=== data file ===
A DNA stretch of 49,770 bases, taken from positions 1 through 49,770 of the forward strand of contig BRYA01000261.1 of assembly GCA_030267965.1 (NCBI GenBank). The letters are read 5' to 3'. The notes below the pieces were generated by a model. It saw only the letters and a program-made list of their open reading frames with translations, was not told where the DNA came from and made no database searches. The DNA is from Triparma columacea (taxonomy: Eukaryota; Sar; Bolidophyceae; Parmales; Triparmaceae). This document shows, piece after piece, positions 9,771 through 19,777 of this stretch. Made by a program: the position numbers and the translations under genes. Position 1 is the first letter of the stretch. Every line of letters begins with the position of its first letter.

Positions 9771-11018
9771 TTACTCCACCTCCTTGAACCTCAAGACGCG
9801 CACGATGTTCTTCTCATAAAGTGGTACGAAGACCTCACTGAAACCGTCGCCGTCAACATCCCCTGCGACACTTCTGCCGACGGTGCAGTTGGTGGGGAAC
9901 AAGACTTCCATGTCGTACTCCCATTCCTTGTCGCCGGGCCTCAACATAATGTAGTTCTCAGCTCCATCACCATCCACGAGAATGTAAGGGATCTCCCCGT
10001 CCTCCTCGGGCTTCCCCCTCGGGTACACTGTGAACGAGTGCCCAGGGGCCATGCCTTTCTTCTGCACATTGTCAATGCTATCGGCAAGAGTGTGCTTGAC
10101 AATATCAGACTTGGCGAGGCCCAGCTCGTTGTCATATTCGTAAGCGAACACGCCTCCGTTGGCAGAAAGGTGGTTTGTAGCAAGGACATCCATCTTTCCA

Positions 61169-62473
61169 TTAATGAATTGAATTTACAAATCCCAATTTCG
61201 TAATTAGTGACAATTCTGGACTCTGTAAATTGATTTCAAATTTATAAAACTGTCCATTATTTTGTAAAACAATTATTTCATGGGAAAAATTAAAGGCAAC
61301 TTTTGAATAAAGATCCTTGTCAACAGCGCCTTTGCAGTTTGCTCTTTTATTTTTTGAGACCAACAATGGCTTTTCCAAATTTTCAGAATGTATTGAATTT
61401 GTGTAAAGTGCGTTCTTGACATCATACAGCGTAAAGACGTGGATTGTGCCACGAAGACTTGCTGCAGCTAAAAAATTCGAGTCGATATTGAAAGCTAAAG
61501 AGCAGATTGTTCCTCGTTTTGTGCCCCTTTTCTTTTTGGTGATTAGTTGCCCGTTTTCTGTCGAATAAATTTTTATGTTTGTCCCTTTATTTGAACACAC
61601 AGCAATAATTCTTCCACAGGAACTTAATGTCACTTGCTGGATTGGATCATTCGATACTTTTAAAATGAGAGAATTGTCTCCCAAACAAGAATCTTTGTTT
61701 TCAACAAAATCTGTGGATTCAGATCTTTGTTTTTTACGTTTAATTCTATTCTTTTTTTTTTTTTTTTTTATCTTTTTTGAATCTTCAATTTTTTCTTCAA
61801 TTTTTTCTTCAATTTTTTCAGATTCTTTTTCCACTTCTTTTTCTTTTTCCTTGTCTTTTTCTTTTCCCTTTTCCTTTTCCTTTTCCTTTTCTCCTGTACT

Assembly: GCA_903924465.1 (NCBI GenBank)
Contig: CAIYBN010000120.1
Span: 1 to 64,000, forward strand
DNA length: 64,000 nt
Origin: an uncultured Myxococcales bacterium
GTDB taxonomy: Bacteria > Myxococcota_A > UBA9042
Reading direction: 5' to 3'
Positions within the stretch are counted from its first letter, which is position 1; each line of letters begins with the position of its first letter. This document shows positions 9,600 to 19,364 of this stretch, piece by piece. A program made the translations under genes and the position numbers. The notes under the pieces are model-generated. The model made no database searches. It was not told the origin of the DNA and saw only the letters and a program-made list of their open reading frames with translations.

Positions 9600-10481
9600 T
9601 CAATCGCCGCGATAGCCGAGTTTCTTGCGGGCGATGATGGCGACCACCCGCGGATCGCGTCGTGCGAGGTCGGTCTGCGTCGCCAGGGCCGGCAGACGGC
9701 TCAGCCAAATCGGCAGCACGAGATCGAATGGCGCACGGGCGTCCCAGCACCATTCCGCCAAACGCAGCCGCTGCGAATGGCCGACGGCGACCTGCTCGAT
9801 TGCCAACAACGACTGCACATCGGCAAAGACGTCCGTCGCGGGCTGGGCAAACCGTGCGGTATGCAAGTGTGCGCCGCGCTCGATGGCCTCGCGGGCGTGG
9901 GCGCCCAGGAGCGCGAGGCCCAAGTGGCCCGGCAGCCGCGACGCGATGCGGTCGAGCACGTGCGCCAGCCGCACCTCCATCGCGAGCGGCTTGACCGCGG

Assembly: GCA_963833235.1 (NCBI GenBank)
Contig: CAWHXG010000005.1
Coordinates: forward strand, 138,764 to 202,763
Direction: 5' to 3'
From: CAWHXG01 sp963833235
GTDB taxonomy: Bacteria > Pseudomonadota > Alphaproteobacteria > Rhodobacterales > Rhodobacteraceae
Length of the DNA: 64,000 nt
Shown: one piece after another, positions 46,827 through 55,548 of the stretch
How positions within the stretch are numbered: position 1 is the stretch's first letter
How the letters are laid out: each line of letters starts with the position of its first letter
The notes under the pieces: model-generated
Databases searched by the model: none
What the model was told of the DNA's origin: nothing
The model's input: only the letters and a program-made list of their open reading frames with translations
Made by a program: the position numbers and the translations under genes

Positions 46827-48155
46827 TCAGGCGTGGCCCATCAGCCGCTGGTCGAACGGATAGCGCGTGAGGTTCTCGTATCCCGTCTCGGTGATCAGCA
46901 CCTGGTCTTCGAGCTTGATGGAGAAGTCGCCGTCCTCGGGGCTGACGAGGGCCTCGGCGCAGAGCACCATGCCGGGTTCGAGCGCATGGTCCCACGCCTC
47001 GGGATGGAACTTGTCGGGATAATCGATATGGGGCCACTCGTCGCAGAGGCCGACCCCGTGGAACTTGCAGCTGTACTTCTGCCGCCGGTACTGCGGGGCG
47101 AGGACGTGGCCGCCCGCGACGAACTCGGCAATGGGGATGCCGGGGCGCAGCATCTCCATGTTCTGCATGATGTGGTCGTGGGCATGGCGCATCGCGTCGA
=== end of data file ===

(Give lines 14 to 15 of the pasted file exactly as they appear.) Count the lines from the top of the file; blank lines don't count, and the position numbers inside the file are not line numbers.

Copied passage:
61601 AGCAATAATTCTTCCACAGGAACTTAATGTCACTTGCTGGATTGGATCATTCGATACTTTTAAAATGAGAGAATTGTCTCCCAAACAAGAATCTTTGTTT
61701 TCAACAAAATCTGTGGATTCAGATCTTTGTTTTTTACGTTTAATTCTATTCTTTTTTTTTTTTTTTTTTATCTTTTTTGAATCTTCAATTTTTTCTTCAA